Why Should California Bother to Secede?

There’s been a lot of focus about whether California can secede.  The better question, perhaps, is, why should it?

Think about it.  If you live in California, you already live with silly taxes that you don’t have to live with in other parts of the country, beyond the infamous, highly-progressive state income tax.  For instance, do you want to bag your groceries when you check out at the grocery store?  In California, you have to either bring your own bags, or declare how many the store provides for you, because you’re charged $0.10 for each one.  It’s a state-sponsored sin tax for your wicked destruction of the planet (or the state is saving you and the planet from your own non-biodegradable plastic gluttony, however you wish to frame it).  Want to buy a 2-liter container of soda?  Well, that will also be another $0.10 tax per unit.  Consider it the sin tax for your wanton desire for sugary drinks.  Fill the coffers, Californians.  The highest, most progressive state income tax and oppressive business taxes are not enough to satiate the California government’s need for your money, collected to absolve you of your sins, but practically applied in the state’s redistributionist endeavors.

And guess what? All of that is absolutely fine in the context of our constitutional republic.  You have the right to live in any other state in this country, and you might find all of that to be stupid and ridiculous.  I live here in California, and also find it utterly ridiculous.  But California’s people chose to enact these aforementioned taxes by recent popular ballot initiatives. 

If the highly-progressive income tax, all the silly social and environmental regulations, and the insanely high cost of living become intolerable, Californians can move to another state.  And millions have done so in the past decade, moving to lower-cost, lower-tax, lower-regulated havens across the country.  But California, and Californians, do not have to change simply because other states find their policies disagreeable.

This is the beauty of federalism -- it works, both for Californians who want their heavy taxes and silly regulations, and it also works for those who don’t (because they can move).  And here is the most intense irony of it all.  California, in spite of Donald Trump’s presidency, can still institute all the freedom-smothering, production-killing laws it wants -- like minimum wage increases, more steeply progressive income taxes, taxes on sugar and fast food, etc.  It can do all of these things because our constitutional republic allows them to do so.  Our Constitution allows this because it was always meant to be California’s decision on these matters, not the federal government’s.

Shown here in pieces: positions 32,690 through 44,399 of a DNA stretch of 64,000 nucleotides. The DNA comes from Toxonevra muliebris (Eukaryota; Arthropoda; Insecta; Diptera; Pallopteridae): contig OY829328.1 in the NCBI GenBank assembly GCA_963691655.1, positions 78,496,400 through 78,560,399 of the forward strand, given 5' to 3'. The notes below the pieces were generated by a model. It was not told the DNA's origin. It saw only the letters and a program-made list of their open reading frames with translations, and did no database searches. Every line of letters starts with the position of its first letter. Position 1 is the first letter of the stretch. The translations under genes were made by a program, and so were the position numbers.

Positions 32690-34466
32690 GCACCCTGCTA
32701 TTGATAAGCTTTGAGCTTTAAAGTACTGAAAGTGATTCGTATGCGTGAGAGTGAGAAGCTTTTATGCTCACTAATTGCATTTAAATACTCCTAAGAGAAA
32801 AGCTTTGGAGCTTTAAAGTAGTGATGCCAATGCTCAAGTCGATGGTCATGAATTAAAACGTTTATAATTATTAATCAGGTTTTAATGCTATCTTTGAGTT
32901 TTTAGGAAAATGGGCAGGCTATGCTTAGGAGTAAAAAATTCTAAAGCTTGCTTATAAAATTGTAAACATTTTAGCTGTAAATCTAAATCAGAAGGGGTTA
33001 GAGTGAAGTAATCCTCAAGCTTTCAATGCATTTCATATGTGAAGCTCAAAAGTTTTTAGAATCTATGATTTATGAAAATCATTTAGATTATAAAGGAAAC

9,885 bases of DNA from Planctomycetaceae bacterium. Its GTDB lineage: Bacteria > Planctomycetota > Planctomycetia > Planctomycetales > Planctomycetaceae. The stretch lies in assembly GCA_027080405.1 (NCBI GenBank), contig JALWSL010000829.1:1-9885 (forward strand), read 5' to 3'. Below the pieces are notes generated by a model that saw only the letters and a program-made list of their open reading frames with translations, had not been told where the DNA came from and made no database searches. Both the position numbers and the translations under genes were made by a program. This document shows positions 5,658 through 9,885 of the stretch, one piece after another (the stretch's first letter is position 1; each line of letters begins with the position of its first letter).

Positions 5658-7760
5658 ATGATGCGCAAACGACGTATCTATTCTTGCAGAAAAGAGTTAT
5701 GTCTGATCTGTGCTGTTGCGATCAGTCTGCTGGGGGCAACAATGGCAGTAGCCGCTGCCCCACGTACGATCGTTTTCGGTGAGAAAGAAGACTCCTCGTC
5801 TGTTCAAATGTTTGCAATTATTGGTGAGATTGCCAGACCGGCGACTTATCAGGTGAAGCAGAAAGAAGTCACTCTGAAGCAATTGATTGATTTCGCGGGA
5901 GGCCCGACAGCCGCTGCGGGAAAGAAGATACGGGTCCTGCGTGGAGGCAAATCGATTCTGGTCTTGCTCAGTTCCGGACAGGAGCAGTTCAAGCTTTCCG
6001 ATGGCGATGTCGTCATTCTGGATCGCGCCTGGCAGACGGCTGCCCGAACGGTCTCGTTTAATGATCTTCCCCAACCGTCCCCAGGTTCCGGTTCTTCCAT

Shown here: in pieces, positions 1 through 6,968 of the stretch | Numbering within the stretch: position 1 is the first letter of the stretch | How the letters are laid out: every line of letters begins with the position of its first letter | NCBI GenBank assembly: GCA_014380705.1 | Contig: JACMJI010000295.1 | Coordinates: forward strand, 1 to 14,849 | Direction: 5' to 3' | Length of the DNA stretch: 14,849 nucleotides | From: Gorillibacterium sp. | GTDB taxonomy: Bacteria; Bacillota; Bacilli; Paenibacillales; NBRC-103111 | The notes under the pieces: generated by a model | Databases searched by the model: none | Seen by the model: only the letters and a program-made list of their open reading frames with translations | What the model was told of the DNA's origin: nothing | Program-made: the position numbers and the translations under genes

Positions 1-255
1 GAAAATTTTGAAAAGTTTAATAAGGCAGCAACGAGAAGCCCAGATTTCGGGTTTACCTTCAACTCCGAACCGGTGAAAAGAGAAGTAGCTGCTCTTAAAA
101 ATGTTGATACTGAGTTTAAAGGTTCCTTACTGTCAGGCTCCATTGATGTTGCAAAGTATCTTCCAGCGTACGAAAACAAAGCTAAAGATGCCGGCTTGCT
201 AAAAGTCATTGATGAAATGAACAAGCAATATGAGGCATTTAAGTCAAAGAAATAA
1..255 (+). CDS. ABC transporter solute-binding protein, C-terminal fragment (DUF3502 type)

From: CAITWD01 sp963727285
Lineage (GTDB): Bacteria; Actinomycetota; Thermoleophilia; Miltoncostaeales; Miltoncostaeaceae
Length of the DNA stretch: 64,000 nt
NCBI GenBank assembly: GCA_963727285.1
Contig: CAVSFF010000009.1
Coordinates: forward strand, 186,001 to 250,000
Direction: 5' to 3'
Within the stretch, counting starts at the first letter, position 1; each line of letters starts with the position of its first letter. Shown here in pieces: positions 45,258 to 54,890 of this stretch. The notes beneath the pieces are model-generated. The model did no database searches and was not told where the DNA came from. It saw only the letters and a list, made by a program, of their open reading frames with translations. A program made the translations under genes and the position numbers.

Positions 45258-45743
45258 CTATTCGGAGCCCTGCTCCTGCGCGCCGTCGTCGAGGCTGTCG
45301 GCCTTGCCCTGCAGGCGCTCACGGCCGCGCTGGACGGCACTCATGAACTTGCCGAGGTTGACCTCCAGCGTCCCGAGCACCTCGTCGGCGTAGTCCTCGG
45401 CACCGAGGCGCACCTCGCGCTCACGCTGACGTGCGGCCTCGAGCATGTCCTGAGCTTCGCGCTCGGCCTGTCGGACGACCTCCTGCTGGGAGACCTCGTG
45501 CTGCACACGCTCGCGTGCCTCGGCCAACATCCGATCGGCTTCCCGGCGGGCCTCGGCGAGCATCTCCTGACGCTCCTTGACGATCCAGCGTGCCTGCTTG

I’m quite sure that a great number of Americans would welcome California’s secession.  And personally, I think that California should have the right to secede, should it wish to do so.  But the simple fact is that it is unnecessary for California to do it.

What is it, exactly, that Californians wish to do that they cannot do within their own state?  Another recent popular ballot initiative also banned the sale of high-capacity firearm magazines within the state!  I believe that this initiative does indeed run afoul of the Second Amendment, but that’s not the issue here.  The real issue these Californians have is not in what they’re unable to do amongst themselves, but what they are currently unable to impose upon the rest of the country with Donald Trump as president, a Republican Congress, and a Supreme Court which is likely to lean conservative.

American governance demands that California is free to be California, and do all the silly, leftist things it wants to do, should that be what its people desire. It’s free to do that without secession.  They are just not free to impose their will upon the rest of these United States that clearly doesn’t want those silly leftist policies.  They cannot demand expansive federal social programs, federal exoneration of criminal aliens across the board, federal minimum wage increases, etc.  And they’re unhappy that they and their politics have been so firmly rebuked by their countrymen in the recent election years.  So some among them are throwing a childish fit about it, calling for secession.

And ultimately, that’s why these calls for secession are most curious to me.  Most Californians likely hate the fact that Texas can outlaw late term abortion, or that Arizona can have laws to identify and deport illegal aliens, or that North Carolina can have laws regarding transgenders’ usage of bathrooms.  They hate all of that so incredibly much, and wish the federal government would enact California’s unique desires across the United States by federal fiat.  Yet neither Republican leadership nor the existing form of our federal government is inhibiting California from instituting their unique laws that the rest of the country might find silly or offensive. 

And California has the American Founders, however much Californians might currently hate them, and the government they formed, to thank for that.

William Sullivan blogs at Political Palaver and can be followed on Twitter.